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Advocate Matthew Chaskalson SC

Capacity: Advocate
Admission as advocate: 1994
Further admissions: 2009 (Senior Counsel)
Gender: Man
Ethnicity: White
Date of Birth: August 1963
Qualifications: BA cum laude (1994), BA(Hons) cum laude (1985), LLB cum laude (1990)(Wits University)

Key publications:

  • Constitutional Law of South Africa (Juta, 1996; revision service 1997 – 2008)
  • South African Mineral and Petroleum Law(Juta, 2006; revision service 2006 – 2008)
  • Book Chapter: Democracy and Constitutionalism: the Role of Constitutional Interpretation in van Wyk (ed) Rights and Constitutionalism: The New South African Legal Order (Juta, 1994)
  • The Problem With Property: Thoughts on the Constitutional Protection of Property in the United States and Commonwealth 1993 SAJHR (388 – 411)


Candidate Biography (updated April 2024):

Advocate Matthew Chaskalson SC is a practicing advocate and member of the Johannesburg Bar.

Chaskalson has had a remarkable career as both an academic and advocate with a broad range of legal experience.

After completing all his qualifications (with distinction) at Wits University, Chaskalson spent a short stint (1990-1991) as a candidate attorney at Johannesburg mining law firm Bell Dewar Hall (now Fasken). He returned to Wits Law School to take up a lecturer position at from 1992 to 1994.

In 1995 he headed up the Constitutional Law Project at the Centre for Applied Legal Studies, still at Wits. It was during this time that Chaskalson made extensive contributions to early ideas on the new Constitution of South Africa.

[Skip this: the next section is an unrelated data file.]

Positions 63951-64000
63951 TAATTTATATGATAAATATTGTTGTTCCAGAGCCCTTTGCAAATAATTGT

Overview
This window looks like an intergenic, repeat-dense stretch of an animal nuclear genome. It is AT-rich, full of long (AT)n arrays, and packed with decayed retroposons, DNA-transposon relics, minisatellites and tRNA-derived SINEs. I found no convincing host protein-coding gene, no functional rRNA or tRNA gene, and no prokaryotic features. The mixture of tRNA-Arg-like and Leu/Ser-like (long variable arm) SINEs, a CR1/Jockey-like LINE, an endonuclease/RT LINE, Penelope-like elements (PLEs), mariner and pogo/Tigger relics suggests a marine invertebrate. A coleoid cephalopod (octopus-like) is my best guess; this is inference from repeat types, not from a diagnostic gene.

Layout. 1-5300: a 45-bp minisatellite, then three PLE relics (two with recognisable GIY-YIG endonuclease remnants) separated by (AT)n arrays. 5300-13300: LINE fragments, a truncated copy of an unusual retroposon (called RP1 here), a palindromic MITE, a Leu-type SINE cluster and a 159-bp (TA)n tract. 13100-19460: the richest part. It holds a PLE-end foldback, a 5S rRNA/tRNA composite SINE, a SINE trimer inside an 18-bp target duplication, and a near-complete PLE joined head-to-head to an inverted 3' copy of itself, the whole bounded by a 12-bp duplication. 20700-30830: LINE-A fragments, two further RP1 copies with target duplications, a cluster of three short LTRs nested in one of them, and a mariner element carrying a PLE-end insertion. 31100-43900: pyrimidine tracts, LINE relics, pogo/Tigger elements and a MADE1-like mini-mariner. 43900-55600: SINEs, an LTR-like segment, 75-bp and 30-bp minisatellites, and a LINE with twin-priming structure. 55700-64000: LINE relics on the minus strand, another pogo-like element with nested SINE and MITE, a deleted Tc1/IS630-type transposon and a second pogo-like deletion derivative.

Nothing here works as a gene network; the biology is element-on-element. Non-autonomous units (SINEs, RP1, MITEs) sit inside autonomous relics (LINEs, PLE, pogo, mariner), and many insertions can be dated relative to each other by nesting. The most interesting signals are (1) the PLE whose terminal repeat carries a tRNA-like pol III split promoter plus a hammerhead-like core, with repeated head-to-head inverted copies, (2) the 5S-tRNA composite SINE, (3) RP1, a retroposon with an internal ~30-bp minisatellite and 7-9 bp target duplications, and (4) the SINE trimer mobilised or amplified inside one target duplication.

His article, The Problem With Property, provided framing ideas on the interpretation of the ‘property clause’ in the Constitution. It was referred with approval by the Constitutional Court in FNB v Minister of Finance, the leading authority (so-called locus classicus) on the meaning of property in terms of the Constitution. In the same judgment, three of Chaskalson’s articles are listed as “significant contributions” in the field of constitutional property.

Several of his other academic writings on the constitutional law have influence other spheres of the law, including mining law, land law, language rights in the Constitution.

He was general editor of Constitutional Law of South Africa, a treatise on South African constitutional law, and has been referred to in numerous judgments. Similarly, he contributed to South African Mineral and Petroleum Law, the leading publication in the field, and which is often cited by the courts.

He was admitted as an advocate in 1994 as an academic member. He later took up full time practice as junior counsel from 2000 to 2009, and was awarded senior counsel (or ‘silk’) status in 2010.

As a legal practitioner, his influence has gone beyond constitutional law. Early in his practice, her focused on cases to remove discriminatory provisions in the field of family. The Amod v MVA Fund case alloed Muslim widows to claim loss of support from the Road Accident Fund. The Daniels v Campbell case established the rights of Muslim widows to inherit under the Intestate Succession Act. The leading case of Bhe v Magistrate Khayelitsha did away with the discriminatory practice of male primogeniture in customary.